The Humanity of Fear

Spring-like weather has finally hit our fair province and it has everyone feeling a little giddy.  The entire month of April has been fraught with rain, drizzle, and fog. A bit of sunshine rips through the heavens and everyone is out raking lawns and arranging the patio furniture. I participated in said frivolity against my better judgement. May 24th has not arrived which usually brings an extreme dip in the temperature and a mini version of Snowmaggedon.  I’m happy with the sunshine and the above freezing temps, but still anticipate donning my parka and wading through waist deep ice crystals by the time June rolls around.  We remain ever hopeful of Winter’s demise, but we know better. Our shovels stand at the ready in porches, and our snow blowers continue to remain on active duty until, well, always.

The lockdowns and restrictions continue as the plague rages on, ravaging through communities and ICUs with a vengeance rivaled only by that of an Australian wildfire. We are shielded here, to some degree, from the overwhelming contagion that has infiltrated Ontario and other more western provinces, but we continue to remain cautious. We listen to Health authorities. We understand the COVID fatigue. It’s getting harder and harder to remain isolated from the ones we love and remain six feet from embracing our friends and families, but for their sakes we take a step back.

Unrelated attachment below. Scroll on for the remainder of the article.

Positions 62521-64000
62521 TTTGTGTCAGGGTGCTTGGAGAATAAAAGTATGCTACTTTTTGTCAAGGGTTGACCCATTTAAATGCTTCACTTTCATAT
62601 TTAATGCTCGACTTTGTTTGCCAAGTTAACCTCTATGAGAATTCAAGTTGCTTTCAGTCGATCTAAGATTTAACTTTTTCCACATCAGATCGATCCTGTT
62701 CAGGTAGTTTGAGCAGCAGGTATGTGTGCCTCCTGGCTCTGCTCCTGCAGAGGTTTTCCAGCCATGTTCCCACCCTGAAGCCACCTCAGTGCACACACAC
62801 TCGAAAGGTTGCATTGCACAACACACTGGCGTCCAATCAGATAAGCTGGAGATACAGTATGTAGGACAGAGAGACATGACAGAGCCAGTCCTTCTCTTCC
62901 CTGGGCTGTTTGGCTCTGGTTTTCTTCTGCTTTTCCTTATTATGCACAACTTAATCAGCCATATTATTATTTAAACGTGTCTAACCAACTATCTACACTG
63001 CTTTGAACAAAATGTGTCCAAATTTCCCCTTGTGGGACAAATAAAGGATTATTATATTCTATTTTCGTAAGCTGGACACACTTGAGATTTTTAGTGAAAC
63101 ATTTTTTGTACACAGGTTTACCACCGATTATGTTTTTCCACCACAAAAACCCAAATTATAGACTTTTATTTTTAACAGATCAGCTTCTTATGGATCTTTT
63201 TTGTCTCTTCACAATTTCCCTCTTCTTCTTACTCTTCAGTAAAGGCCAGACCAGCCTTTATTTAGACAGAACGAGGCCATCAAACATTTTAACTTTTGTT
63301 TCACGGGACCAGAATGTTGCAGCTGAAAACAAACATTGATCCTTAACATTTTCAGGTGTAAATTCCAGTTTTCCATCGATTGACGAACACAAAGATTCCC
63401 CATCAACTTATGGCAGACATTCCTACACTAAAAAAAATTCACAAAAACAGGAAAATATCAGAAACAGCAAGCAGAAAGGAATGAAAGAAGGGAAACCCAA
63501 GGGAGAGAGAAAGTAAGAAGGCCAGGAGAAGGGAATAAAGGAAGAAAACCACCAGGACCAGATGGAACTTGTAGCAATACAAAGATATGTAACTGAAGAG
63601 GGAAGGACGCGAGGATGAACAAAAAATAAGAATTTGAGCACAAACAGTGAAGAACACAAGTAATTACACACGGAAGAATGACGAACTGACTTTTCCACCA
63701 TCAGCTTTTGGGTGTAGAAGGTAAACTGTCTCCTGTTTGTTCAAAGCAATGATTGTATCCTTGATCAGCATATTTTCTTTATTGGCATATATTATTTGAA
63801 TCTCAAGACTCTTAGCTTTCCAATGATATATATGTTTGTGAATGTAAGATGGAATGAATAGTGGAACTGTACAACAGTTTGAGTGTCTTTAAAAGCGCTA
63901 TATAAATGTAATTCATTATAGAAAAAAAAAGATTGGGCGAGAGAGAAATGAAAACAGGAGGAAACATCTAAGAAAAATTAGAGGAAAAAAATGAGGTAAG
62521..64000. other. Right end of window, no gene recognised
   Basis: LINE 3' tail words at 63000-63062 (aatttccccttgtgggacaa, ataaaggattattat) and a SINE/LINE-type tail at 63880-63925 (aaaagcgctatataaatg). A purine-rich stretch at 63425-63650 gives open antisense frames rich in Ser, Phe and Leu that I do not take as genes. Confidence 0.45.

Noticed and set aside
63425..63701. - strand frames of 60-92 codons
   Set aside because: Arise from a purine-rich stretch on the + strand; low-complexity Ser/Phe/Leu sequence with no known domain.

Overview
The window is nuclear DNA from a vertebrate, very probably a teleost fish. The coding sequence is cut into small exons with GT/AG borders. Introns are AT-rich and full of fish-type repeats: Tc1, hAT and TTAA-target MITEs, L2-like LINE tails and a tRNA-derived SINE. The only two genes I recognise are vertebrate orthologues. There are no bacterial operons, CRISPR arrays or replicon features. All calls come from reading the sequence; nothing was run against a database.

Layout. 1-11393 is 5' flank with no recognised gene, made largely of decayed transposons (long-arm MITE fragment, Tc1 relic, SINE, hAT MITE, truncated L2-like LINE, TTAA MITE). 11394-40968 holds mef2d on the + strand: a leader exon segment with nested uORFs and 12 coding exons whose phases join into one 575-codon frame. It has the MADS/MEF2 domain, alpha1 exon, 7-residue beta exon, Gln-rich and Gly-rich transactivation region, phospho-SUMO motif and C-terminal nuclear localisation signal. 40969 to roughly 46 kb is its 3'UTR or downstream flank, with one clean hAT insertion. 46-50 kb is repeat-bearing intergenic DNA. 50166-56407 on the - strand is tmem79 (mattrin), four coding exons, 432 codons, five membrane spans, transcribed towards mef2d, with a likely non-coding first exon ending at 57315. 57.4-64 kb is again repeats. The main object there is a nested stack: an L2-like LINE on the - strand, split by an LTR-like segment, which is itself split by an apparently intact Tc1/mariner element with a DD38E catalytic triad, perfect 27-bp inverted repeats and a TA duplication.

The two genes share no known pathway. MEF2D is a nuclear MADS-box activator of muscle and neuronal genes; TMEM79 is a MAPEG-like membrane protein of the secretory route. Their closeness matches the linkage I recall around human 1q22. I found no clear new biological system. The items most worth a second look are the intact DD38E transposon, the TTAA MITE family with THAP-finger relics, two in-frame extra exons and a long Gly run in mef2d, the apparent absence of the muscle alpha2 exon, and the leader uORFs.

I felt the first impact from COVID on a simple trip to the grocery store, last year. It turned out it was more complicated than I had expected. Line-ups, directional arrows, do I bring my own bags?  No browsing, get what you need and get out.  I remember walking into the store, and everyone was wearing a mask. It wasn’t Halloween and it wasn’t funny. The fear of talking to each other was palpable. No one dared approach someone or invade their personal space lest you risk the onslaught of public scorn and the attack of a deadly disease. I hated it. I sat in my car and cried. This wasn’t the community in which I had lived for sixteen years. This wasn’t how we existed. We were a chatty, friendly, hospitable bunch. We helped each other with the carts that stubbornly stuck together. We said a friendly ‘hello’ and shook hands without fear of catching something. We reached out to pat someone on the back or give someone we haven’t seen in a while a hearty hug. Remember those?  Hugs?  This disease has taken lives, but it has also taken our humanity. That’s the worst part. People are too afraid to reach out and care. Too afraid to be kind. It may cost someone his life to shake your hand. Facial expressions are hard to read behind a mask. Is she smiling? Is she frowning? I can’t tell. The emotional connection between strangers is lost in the hazy fear of catching a deadly disease. And it’s heartbreakingly necessary.

Normal, whatever that may look like in the future, will return slowly. We will again be able to be with family and reunite with more friends, but we will always remain wary. That little voice warning us to stand a little farther apart, to keep our hands to ourselves, to wash and sanitize at every turn will be forever yelling at us. Years ago, the biggest threat to kids going to school was head lice. “Don’t share hats,” the teachers and parents had warned. “Don’t share your combs or hairbrushes. Keep your hands to yourselves. Stay apart from each other. Don’t share locker space.” It’s now a common practice to stay apart, not so much for the sake of head lice but for survival.